The Marthas of this world are to be commended but they are not always easy to live with. Sometimes they find themselves running on barely repressed fury. You can hear that fury in Martha’s words to Jesus. They are often stressed. Anxious. Distracted. And they can be hard to be around. And a church that is anxious is not all that attractive either. We live in anxious times and people come to church in search of something different. They come in search of grace, beauty, transcendence and hope.
Bishop Guli is not the only bishop to encourage others to look beyond the language of targets and strategy. Stephen Cottrell, the Archbishop of York, spoke at our Diocesan Conference at Swanwick last week. He was very open about not having a plan, a strategy for the church in the northern province. I heard him again at General Synod. My wife Cathy was elected to the Synod last year. She is the Diocesan Environment Officer and she was making her maiden speech, encouraging the synod to reduce its carbon footprint. Our busyness as human beings is often detrimental to our planet. For the sake of creation we need to slow down, travel less and live more simply.
At the opening of the Synod, Archbishop Stephen gave the presidential address. He didn’t talk about Mary specifically but he did call on us to be more like her. To be. To spend time with the Lord. To meditate and pray. He said this:
Writing to the saintly Bishop Edward King in 1861, his predecessor as Principal of Cuddesdon, H.H. Swinny wrote this on the importance of meditation –

‘We all try to do too much and don’t give enough time to earnest quiet thought… Somehow even my prayer, and Divine Service within God’s congregation, lose much of their reality without this deliberate bringing of the Unseen into sight, and basking in the light and warmth of it for a little season. We shall accomplish more by attempting less.’

And Edward King himself persistently maintained that our first priority must be to ‘secure our own individual reunion with God through Christ, nurtured in those times apart, in solitude and silence.’

‘Oh, blessed are the poor in spirit’, says Jesus, ‘theirs is the kingdom of heaven.’ (Matthew 5.3)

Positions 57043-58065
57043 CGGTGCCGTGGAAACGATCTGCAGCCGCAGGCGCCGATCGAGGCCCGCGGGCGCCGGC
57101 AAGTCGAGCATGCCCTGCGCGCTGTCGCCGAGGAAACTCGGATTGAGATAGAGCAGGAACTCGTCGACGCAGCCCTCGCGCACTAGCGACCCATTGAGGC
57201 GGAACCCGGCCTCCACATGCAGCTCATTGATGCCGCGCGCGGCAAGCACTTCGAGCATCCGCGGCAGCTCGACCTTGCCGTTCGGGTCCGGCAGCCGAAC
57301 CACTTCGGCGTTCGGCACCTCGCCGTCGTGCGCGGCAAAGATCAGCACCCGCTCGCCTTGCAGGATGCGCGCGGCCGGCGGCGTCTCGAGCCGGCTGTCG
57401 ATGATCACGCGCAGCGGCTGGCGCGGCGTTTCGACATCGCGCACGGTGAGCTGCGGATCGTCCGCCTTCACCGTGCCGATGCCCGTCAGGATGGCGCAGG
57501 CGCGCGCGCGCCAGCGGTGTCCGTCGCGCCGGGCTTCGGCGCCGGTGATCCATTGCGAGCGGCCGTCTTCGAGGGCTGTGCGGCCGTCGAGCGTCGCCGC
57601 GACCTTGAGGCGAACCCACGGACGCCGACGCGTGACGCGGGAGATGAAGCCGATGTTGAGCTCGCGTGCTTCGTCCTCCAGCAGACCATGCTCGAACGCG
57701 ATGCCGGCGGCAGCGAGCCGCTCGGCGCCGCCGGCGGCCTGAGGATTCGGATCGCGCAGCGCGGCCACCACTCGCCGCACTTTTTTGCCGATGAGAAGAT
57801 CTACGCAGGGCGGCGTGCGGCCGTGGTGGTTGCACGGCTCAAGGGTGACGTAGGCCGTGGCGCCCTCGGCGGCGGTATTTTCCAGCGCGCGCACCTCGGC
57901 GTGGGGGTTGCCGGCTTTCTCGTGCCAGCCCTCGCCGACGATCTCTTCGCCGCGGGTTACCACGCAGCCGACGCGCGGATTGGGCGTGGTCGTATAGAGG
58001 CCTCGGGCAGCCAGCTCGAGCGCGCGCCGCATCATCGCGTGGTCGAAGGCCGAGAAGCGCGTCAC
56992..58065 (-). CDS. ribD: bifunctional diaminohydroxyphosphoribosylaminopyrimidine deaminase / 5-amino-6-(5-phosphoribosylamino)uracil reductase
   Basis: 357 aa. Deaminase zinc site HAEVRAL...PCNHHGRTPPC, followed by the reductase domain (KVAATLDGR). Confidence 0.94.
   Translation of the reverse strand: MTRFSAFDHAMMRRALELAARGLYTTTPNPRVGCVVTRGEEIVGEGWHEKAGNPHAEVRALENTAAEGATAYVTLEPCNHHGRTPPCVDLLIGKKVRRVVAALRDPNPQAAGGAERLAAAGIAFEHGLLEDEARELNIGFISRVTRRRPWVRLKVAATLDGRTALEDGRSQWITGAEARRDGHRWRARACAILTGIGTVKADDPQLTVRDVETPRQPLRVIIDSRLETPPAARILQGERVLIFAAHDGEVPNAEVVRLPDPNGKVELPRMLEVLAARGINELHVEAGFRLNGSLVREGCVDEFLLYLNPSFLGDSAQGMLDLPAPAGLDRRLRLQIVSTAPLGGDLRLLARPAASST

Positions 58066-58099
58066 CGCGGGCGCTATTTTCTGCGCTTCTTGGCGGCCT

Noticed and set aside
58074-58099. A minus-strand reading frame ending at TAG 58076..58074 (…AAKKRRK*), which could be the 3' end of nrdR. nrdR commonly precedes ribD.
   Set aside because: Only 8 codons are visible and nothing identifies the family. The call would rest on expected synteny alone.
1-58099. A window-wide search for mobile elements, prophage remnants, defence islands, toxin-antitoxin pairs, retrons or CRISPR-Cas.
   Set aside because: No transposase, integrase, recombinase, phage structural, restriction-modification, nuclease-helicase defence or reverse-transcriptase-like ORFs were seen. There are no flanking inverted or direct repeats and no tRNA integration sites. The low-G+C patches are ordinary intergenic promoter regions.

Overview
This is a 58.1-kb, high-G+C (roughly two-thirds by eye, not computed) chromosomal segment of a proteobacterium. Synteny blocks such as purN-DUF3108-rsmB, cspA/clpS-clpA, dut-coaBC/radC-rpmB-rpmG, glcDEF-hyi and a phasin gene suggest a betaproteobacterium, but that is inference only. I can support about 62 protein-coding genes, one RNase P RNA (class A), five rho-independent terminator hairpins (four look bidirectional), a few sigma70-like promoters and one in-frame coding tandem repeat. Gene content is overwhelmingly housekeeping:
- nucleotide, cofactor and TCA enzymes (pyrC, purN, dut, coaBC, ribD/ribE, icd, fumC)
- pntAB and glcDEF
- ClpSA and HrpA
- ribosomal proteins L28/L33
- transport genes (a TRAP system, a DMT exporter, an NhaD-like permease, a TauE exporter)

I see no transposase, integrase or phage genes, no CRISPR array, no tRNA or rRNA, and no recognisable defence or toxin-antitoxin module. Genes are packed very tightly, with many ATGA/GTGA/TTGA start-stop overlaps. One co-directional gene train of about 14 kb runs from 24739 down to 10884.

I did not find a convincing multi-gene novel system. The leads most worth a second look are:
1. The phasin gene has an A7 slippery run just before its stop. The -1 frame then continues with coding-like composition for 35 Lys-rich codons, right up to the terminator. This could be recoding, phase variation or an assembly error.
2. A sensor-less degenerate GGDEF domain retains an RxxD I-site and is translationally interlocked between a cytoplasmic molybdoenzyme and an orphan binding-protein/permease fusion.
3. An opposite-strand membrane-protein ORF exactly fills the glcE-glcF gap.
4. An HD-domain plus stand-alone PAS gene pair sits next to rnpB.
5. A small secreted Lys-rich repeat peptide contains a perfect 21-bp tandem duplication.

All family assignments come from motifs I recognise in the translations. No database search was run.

At the heart of what it means for us to be a Christ centred Church is this renewal of prayer and spirituality, the disciplines of contemplation, the pursuit of holiness, the recognition that we don’t have all the answers, a poverty of Spirit which is a richness in our need of God’s mercy and redemption, the ‘deliberate bringing of the Unseen into sight’, that even a so-called vision and strategy is simply a call - a call to God, a call from God, to centre our lives in Christ and then a few questions that we think are worth addressing and around which we will order our priorities.

So how can we grow younger and more diverse?

And how can we create new pathways of belonging for those who don’t yet know Christ, revitalising the parishes and chaplaincies of our Church and expanding our vision to create new communities of faith and see more people come to faith in Christ?

And how can we learn to be disciples of Jesus ourselves?

Archbishop Stephen’ answer was this. He quoted Psalm 27, verse 4. Gladden your hearts with the sight of the Most Fair. Be constantly renewed and resourced by the beauty of Christ, the beauty of worship, the beauty of scripture. One thing I ask of the Lord. This I seek. To live – to find my life - in the house of the Lord… to behold God’s fair beauty. Amen.


The Prayers

Prepared by Oli G

Lord Jesus, we pray for our world. We pray for the planet as the UK faces the hottest temperatures on record. Help us to act with the urgency and immediacy that the climate crisis demands. We pray you be with all of us as we keep each other safe and cool, and be with the emergency services as they manage the repercussions.
Lord in your mercy,
Hear our prayer.

Lord Jesus, we pray for the conflict being waged in our world, across our continent, and within our communities. Help us to be peacemakers and to find solutions to conflict. Help us to bring reconciliation where there is division to enable your kingdom of justice, equity and peace to come closer
Lord in your mercy,
Hear our prayer.

Lord Jesus, as our country’s leadership enters a time of uncertainty, help those responsible for deciding on our future prime minister use wisdom to select a leader with integrity, honesty and who wants the best for all members of our society.
Lord in your mercy,
Hear our prayer.

Lord Jesus, as we approach the school summer holidays, we pray that families are able to make the most of the time they have together, finding times and places to unwind and relax into a slower pace of life. We pray that with the increased costs of living, families are able to find cheap and free activities to enjoy during this time
Lord in your mercy,
Hear our prayer.

Lord Jesus, as we enter the season of weddings and marriage, help us to celebrate love in all its forms and affirm all forms of relationships, supporting those who face prejudices as a result of their sexual preferences.
Lord in your mercy,
Hear our prayer.

Lord Jesus, we ask today that you be with all those who are sick or unwell in mind, body or spirit. We pray too for all those whom we love but see no longer who have joined you in the kingdom of heaven. We pray especially for Kath’s granddaughter Lucy, who would have celebrated her 19th birthday on Monday.
We enter a time of silence to hold those close to us in prayer.
Merciful Father
Accept these prayers
For the sake of your son
Our Saviour
Jesus Christ